Medical questions & health advice by board certified doctors
"What causes one to always be tired after lunch?"
I find that after every lunch, I do have a period during which I'm very sleepy. When I was younger, I wrote this off as just normal, but now I'm starting to wonder if it has to do with the big blood sugar spike from the meal. Is that possible? If so, is the spike hard on my body in other ways?
Feeling tired after eating lunch is a very common physiologic response experienced by most people. Fortunately, it rarely indicates a serious problem and can be usually managed by changing what you eat at lunch. The doctors who will be qualified to discuss this with you include your family medicine doctor or your internal medicine doctor. Feeling tired after lunch is caused by two changes in the body related to digestion. The first is that rising insulin in the blood, which is important to manage the sugar you have ingested at lunch, causes drowsiness at the level of the brain. The second is that the parasympathetic nervous system, which is important for digestion, diverts blood to your intestines after a meal, making you less alert. To deal with these effects, it is helpful to eat smaller meals at lunch and meals higher in protein and lower in processed foods and carbohydrates. It will also be helpful to avoid alcoholic or sugary beverages. Finally, it can be helpful to perform some exercise after lunch, such as a brisk walk, to counter the effects of the parasympathetic nervous system. As always, the diagnosis and management of your specific condition will require a physical examination by your personal physician. Scheduling an office visit with your primary care doctor may be indicated.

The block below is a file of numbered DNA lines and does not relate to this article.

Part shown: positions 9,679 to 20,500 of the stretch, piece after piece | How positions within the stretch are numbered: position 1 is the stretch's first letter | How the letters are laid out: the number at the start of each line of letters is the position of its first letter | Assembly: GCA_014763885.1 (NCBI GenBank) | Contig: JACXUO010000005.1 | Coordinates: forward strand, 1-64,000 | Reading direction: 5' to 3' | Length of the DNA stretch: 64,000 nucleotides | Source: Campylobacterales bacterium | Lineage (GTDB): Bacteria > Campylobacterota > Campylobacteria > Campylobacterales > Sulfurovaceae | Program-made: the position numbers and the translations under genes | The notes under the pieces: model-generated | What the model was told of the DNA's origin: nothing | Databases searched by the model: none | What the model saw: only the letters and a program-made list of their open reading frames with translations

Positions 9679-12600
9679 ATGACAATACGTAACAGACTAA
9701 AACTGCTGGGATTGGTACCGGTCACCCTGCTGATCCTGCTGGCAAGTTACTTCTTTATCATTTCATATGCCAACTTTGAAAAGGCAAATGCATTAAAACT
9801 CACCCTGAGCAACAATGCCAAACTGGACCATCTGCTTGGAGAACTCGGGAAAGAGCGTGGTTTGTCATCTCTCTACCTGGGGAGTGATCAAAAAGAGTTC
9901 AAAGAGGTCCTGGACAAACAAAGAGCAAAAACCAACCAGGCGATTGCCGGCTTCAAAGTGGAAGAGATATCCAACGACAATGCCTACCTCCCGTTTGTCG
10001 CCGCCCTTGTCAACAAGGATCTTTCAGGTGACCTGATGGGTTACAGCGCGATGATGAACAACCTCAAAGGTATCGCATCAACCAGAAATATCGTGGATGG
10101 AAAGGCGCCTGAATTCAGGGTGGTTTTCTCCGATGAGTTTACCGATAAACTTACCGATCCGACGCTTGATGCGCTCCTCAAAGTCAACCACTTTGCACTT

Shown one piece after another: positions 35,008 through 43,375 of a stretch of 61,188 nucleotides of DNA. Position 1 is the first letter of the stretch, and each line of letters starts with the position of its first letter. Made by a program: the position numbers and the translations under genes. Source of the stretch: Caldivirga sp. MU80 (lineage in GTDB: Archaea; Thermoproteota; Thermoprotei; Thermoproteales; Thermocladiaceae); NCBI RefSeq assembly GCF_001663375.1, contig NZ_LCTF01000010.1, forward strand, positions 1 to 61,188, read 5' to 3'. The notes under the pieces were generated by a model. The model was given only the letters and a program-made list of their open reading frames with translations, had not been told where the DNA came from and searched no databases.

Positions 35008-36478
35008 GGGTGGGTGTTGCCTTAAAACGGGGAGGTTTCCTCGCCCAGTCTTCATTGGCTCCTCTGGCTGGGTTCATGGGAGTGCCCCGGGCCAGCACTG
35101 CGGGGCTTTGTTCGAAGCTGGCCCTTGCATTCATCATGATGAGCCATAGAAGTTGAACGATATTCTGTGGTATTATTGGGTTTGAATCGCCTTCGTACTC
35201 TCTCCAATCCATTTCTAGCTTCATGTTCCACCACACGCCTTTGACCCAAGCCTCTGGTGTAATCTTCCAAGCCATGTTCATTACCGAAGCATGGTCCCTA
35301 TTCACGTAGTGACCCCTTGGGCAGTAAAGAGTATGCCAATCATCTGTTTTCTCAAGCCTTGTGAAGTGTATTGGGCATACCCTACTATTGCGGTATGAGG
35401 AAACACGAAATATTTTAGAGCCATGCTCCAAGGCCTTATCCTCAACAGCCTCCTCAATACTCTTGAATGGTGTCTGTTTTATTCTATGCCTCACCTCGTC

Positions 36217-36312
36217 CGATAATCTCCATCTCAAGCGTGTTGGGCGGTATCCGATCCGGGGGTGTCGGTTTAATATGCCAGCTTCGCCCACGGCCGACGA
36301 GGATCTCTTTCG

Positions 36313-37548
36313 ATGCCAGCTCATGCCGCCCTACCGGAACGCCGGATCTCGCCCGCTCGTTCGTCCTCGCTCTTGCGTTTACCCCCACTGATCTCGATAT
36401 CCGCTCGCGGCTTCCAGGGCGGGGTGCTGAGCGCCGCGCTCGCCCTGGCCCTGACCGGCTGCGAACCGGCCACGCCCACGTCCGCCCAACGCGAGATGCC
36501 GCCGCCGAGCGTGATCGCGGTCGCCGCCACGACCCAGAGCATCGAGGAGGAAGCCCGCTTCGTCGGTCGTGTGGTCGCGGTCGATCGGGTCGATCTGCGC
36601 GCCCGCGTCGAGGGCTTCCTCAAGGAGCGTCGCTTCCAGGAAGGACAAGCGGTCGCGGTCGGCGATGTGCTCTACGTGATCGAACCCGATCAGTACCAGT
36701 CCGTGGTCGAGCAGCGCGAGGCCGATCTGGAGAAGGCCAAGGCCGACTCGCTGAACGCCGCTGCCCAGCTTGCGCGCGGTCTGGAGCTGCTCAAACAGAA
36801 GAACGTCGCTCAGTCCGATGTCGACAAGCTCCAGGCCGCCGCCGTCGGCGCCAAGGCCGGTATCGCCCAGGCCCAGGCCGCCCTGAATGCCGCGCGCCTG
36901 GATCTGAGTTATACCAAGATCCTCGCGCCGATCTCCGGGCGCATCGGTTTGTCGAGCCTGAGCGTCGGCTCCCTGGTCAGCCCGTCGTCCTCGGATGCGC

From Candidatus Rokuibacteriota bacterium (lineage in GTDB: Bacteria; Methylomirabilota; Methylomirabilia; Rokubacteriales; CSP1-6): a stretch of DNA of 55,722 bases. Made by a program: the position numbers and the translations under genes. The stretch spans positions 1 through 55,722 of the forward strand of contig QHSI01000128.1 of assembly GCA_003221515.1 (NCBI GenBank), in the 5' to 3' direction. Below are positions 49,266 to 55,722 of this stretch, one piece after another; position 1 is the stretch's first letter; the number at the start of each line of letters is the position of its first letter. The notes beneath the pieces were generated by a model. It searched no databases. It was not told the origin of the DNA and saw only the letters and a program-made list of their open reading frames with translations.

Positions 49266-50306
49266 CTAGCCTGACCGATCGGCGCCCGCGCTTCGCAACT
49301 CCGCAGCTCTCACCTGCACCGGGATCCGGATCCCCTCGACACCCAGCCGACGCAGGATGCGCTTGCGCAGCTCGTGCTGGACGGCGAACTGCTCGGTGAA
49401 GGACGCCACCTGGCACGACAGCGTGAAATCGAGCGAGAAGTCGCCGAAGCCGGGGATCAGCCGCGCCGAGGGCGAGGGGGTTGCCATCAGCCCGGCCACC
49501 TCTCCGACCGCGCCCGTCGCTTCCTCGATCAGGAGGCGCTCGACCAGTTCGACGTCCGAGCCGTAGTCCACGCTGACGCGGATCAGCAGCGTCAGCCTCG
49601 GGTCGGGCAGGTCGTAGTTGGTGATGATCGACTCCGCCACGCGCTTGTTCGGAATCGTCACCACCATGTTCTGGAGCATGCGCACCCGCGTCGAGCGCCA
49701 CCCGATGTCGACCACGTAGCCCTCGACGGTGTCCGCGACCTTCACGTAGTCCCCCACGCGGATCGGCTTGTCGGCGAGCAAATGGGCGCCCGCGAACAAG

Need more info?See a primary care-doctor today
Zocdoc Answers is for general informational purposes only and is not a substitute for professional medical advice. If you think you may have a medical emergency, call your doctor (in the United States) 911 immediately. Always seek the advice of your doctor before starting or changing treatment. Medical professionals who provide responses to health-related questions are intended third party beneficiaries with certain rights under Zocdoc’s Terms of Service.